A great story Diane, and one of your better posts in my opinion. A great message here!

  13. Liz says:

    Love your post and making it a family learning point! My husband adores rice Krispie Treats and when my kids were toddlers, we used to solve math problems based on how many there were at night and how many were left in the morning = how many Dad ate.

    How brave of you to confess to your family, I try to limit my confessions.

  14. Amy says:

    I love this story! Thanks for sharing it and I am so glad for you that you managed to turn it around into something positive, for both you and your family. It was a really good example for your kids about being honest and taking the consequences of actions too!

  15. Sagan says:

    I love this. All of it. You are so refreshing, Diane.

    “Now, if I make “confession” brownies, anyone who wants to, can confess something without any repercussions. The kids are usually funny, and tell funny stories on themselves and each other. It’s become a fun, family time and we all end up laughing and talking at once.”

    So sweet how it turned into something positive.

    And full disclosure: I once made a batch of rice krispy squares and ate so many of them that I made another 1/2 batch to add to the pan so no one would know. It was as I was making the 1/2 batch that I realized there was something seriously wrong with what I was doing – I didn’t confess to having done THAT, but I did confess to my binging in general, and it really helped to have someone KNOW about it and be able to help me.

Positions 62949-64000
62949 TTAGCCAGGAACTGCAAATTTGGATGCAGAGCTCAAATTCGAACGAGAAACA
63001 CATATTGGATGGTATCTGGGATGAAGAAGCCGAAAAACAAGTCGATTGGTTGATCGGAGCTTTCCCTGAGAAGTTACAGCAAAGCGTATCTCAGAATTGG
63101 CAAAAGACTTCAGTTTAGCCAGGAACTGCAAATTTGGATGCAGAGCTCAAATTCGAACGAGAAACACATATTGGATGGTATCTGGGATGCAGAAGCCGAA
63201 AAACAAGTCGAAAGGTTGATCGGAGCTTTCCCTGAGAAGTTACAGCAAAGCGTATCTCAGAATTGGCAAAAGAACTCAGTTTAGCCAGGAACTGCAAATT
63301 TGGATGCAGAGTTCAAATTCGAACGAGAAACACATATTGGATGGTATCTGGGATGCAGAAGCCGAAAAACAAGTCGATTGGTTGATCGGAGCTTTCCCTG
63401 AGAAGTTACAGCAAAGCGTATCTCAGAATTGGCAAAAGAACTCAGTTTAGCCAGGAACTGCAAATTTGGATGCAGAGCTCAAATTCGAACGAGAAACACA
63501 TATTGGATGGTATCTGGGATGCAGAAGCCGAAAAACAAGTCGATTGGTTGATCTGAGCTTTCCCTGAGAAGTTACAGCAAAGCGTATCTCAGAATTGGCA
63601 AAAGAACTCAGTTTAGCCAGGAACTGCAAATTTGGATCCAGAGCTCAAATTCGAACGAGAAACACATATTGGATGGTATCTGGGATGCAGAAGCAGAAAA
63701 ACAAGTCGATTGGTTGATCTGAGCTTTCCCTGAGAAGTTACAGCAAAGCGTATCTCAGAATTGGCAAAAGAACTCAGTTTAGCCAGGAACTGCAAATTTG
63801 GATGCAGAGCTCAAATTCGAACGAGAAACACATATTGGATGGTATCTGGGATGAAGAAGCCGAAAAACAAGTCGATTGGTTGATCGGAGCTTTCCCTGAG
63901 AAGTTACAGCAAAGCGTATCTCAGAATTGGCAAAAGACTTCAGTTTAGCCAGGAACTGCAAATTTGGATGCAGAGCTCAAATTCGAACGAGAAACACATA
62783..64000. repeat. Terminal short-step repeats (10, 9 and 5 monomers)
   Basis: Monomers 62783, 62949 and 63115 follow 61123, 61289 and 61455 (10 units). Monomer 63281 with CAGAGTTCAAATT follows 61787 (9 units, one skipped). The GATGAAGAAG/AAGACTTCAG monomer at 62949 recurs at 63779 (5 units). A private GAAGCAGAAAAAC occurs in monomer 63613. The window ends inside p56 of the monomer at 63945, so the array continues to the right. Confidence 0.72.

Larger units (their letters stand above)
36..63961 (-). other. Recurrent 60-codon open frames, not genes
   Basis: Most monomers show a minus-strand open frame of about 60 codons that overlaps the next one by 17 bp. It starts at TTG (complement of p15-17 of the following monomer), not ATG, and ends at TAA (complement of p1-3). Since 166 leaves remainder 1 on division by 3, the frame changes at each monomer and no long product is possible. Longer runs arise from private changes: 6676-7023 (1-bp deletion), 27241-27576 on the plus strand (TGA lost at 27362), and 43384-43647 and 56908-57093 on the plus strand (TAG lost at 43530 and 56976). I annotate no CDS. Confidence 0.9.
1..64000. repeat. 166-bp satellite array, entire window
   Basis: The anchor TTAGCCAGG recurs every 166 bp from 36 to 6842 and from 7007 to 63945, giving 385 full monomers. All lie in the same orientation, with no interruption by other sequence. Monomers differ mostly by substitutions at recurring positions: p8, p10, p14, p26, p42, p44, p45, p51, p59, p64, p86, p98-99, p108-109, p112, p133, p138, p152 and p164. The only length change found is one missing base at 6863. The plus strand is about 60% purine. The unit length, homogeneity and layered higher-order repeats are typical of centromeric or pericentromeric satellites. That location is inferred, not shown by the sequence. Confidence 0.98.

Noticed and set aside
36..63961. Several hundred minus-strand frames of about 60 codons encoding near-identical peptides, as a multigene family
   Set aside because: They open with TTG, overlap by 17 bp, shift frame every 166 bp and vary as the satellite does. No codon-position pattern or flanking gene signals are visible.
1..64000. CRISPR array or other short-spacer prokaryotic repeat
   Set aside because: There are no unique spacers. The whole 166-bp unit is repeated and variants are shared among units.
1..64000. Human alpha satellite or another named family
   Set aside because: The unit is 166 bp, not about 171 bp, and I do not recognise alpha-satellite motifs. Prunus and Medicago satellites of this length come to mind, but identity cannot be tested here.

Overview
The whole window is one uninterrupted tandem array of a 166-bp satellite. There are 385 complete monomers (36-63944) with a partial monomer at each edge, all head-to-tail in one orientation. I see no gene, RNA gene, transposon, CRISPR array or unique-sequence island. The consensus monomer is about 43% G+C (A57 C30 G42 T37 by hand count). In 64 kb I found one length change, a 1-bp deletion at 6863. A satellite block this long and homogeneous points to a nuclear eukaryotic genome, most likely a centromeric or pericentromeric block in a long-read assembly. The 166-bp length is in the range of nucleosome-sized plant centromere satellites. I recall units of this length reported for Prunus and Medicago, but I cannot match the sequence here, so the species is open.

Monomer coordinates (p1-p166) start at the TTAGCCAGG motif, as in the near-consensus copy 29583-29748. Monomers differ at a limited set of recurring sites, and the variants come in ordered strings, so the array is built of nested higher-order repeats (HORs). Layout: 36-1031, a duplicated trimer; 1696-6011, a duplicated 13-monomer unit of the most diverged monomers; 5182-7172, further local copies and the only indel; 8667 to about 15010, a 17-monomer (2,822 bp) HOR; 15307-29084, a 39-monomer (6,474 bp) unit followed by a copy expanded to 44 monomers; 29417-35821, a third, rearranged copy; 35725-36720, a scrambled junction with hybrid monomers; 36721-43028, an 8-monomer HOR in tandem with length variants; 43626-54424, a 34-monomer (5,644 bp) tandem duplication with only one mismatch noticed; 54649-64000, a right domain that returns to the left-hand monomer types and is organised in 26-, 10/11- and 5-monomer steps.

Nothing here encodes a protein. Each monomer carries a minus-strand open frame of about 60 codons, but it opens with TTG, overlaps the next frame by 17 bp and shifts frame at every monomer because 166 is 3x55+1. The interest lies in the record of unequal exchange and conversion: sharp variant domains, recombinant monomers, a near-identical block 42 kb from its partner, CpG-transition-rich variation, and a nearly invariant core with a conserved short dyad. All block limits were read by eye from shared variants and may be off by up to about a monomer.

16. Lisa says:

    I love that you put a positive spin on it. What a great idea. And I have a confession too: when I was 250 I would bake a lot and the treats rarely lasted a day. I often ate them all by myself.

  17. mamajuliana says:

    A great story. I am still rather good at beating myself up for mistakes. I also try to hide me eating at times.

    Silly me, I know everyone else in the house can tell that the potato chip bag is gone when it was half full when they saw it last!!!!

    Becoming more honest about my eating has been a big step. It is just not dieting with me…it is why I overeat. My family was too nice to me for too many years when it came to my weight and my overeating.

    We all have had to relearn healthy habits and eating.

  18. Joe says:

    Holy cow that’s funny. My kids are to young to do anything without me knowing – like the four year old stuffing cashews into the mouth of the 10 month old last night.

  19. Kate says: